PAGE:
I listed it on the Events page and went to it with my daughter out of curiosity. We live close to one of the lockers and pass it almost daily. But, after trying a bike-share service in London, we were gun shy because we found it to be really complicated. It probably didn’t help that it was the middle of the night, and we were running on fumes.
I’m also the type who tends to research everything ad nauseam before trying it. The first time I planted a flower garden I spent hours in the library researching things like soil pH levels and what kind of sunlight each type of popular plant in Virginia needs. (My next door neighbor yelled out to me, as I was finally measuring everything out and preparing the soil, “Just dig a hole and drop them in!”)
So yeah, to just say, “Oh, what the heck. Let me just put my credit card in here and hope for the best” is almost beyond the realm of possibility for me. 🤓
Ego, this class, I thought, would be perfect for me. I couldn’t have been more right.
I’ll try to hit on some of the highlights from the class from what I remember.
Pennsylvania Bicycle Laws
The main instructor for the class was from Bicycle Coalition, and she started off by going through a poster that explained bicycle laws in Pennsylvania, as well as tips for staying safe on the road.
I learned a lot in that part of the class. For example, I didn’t realize that bicyclists have a right to ride in a car lane, even if a bicycle lane was available. Or that wearing headphones or ear buds is against the law in PA.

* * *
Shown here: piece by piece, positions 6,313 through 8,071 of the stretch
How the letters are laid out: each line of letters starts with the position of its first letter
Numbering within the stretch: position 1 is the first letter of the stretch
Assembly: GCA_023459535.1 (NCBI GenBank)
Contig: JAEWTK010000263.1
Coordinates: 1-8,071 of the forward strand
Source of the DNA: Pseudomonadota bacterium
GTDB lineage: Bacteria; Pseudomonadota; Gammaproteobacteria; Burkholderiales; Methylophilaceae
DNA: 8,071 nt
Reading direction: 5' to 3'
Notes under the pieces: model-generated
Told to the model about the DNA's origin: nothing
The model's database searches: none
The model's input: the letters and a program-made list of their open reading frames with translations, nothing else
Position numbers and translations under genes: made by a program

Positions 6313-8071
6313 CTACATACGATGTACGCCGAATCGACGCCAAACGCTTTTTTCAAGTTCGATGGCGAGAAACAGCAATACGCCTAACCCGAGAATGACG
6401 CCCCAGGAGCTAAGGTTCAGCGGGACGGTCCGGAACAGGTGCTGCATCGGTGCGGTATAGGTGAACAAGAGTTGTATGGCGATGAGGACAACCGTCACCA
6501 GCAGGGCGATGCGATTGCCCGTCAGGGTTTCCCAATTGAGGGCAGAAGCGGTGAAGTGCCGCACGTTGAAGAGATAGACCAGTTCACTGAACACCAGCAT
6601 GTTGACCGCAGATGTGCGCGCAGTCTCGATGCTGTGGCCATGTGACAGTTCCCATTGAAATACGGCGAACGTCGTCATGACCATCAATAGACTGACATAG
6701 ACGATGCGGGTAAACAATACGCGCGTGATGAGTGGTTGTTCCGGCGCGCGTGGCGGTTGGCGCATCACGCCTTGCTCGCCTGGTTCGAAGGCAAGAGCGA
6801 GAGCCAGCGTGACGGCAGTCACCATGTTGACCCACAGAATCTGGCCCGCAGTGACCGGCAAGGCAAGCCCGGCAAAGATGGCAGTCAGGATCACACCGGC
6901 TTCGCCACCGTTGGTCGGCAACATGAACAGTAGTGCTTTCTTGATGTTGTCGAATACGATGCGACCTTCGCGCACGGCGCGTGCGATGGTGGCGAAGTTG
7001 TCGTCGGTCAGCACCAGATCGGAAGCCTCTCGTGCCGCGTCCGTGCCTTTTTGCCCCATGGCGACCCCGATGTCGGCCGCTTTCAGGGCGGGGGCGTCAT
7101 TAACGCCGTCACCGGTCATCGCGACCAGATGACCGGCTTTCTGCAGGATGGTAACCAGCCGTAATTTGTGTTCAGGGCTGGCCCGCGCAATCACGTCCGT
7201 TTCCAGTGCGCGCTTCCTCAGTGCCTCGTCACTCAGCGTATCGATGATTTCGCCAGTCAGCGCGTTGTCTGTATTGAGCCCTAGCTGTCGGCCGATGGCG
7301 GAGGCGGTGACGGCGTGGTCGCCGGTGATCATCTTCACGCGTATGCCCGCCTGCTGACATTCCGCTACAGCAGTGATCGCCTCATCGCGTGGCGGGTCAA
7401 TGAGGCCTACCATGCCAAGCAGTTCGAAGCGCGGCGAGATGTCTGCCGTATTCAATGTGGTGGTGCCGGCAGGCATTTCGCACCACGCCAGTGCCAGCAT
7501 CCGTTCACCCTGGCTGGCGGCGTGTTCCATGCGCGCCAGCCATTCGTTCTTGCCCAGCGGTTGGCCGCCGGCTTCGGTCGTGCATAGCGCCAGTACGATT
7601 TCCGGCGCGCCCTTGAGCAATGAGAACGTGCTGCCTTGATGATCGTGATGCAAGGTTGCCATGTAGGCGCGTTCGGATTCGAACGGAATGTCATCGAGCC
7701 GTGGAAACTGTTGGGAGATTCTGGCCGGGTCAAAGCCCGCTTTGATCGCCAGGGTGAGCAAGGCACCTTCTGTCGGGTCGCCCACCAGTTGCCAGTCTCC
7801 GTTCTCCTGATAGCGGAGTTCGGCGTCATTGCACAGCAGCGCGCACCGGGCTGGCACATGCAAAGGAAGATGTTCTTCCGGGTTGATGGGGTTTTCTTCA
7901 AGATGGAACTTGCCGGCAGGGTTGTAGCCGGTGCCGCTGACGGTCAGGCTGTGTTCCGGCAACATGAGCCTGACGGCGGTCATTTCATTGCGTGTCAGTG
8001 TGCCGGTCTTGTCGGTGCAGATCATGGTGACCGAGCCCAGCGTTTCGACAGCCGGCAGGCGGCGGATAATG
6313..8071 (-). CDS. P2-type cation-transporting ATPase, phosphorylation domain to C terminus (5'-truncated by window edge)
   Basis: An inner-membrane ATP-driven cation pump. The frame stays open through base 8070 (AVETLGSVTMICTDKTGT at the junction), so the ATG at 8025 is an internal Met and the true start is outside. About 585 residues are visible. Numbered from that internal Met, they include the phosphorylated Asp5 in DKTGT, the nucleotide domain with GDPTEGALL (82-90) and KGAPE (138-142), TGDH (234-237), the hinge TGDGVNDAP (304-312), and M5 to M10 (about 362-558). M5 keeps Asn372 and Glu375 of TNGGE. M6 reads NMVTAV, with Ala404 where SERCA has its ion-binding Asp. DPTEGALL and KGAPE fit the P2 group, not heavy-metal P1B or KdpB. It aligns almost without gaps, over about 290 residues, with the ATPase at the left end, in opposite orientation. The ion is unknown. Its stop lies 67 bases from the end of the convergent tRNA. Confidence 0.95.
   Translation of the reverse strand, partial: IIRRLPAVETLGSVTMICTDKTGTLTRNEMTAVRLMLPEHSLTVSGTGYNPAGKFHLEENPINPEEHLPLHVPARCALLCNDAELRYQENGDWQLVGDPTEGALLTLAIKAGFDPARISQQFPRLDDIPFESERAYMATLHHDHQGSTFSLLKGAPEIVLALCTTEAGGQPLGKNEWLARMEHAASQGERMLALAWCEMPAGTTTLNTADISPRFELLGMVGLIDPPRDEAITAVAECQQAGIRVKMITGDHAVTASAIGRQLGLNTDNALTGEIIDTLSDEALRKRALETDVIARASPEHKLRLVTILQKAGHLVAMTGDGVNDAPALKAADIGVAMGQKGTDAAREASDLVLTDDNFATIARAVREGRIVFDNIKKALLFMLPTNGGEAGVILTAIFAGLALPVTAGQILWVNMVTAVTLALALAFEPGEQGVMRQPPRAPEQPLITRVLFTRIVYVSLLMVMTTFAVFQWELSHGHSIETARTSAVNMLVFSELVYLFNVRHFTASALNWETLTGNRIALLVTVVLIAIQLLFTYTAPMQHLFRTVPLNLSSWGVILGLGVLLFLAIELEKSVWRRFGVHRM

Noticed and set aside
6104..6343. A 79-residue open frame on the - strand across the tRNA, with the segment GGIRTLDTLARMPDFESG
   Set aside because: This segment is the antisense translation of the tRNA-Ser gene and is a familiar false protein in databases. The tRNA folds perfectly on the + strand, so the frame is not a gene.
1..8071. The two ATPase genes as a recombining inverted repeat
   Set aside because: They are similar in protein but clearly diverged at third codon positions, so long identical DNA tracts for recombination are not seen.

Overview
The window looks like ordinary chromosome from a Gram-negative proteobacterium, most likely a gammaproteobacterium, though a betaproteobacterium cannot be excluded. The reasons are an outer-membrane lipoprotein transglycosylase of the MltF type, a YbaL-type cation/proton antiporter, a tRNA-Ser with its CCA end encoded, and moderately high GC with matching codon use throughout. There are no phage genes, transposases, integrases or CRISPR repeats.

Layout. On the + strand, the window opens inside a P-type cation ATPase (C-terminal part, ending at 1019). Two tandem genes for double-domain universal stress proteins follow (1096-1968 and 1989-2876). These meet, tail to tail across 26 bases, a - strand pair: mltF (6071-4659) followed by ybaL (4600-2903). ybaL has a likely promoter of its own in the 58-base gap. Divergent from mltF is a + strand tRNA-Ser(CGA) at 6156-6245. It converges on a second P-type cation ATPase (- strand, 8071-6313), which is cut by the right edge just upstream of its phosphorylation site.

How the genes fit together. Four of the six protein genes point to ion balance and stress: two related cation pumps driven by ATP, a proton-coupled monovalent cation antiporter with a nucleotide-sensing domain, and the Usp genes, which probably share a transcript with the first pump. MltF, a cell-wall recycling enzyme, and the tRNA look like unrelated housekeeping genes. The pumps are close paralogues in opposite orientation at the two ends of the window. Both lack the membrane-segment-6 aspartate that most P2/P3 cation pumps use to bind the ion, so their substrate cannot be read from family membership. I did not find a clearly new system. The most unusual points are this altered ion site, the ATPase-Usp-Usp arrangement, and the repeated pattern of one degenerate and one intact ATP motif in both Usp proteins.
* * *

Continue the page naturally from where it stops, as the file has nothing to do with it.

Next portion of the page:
But then she talked specifics about the Indego program. A few things I learned:
- Walk-up: $4/30 mins
- IndegoFlex: $10/yr, $4/ride
- Indego30: $15/mo, unlimited rides
- Indego30 Access**: $5/mo, unlimited rides
**Available to PA ACCESS card holders. (Seriously … How cool is that?!? Well done, PA.)
I was actually shocked when the rep went through the pricing plans. I had to verify if she actually said “15” because I thought for sure I must’ve misunderstood her. I downloaded the app right then and there.
I have a bike, but it’s only a few months old, and I suped it up with phone holder, headlight, blinking rear reflector, and water bottle holder. So even though I live a 10-minute bike ride to my office, I never want to ride it in the city for fear of it getting stripped down, so I walk to work.
Aside from the theft concern, it’s a huge pain to carry it from my postage stamp backyard, through my skinny brownstone, and down the front steps. So to drop $15/mo when I have a rack one block from my home and another one block from my office? I’ll file that under No Brainer. Oh, and they have baskets, so I wouldn’t have to carry my backpack on my back, which is pretty heavy.
Learn more about how to get a pass.
The Indego program includes an app for iPhone and Android. The program gives you access to more than 700 bikes and 70 stations throughout the city.
With the Indego app you can:
- purchase a pass
- log into your account
- find the nearest station to your location
- search for specific stations or places in the city
- check bike and dock availability
- see how long your bike has been checked out
- renew your pass or view your trip history
- contact customer service (via chat, phone, or email)
- You have to check your bike in at least once an hour. You can just check it in at a station and check it right out again.
- You’ll receive a key if you sign up for a monthly program. You just tap your Indego Key on the card reader to get a bike directly from any dock.
- You can start at any station and finish at any station.
- If the station you wanted to return your bike at is full you can touch the screen on the kiosk to get 15 minutes added to your time at no charge and to find a nearby station with available docks.
- In addition to the map in the app you can view a map of all stations here.
We also got some nice swag. 🙂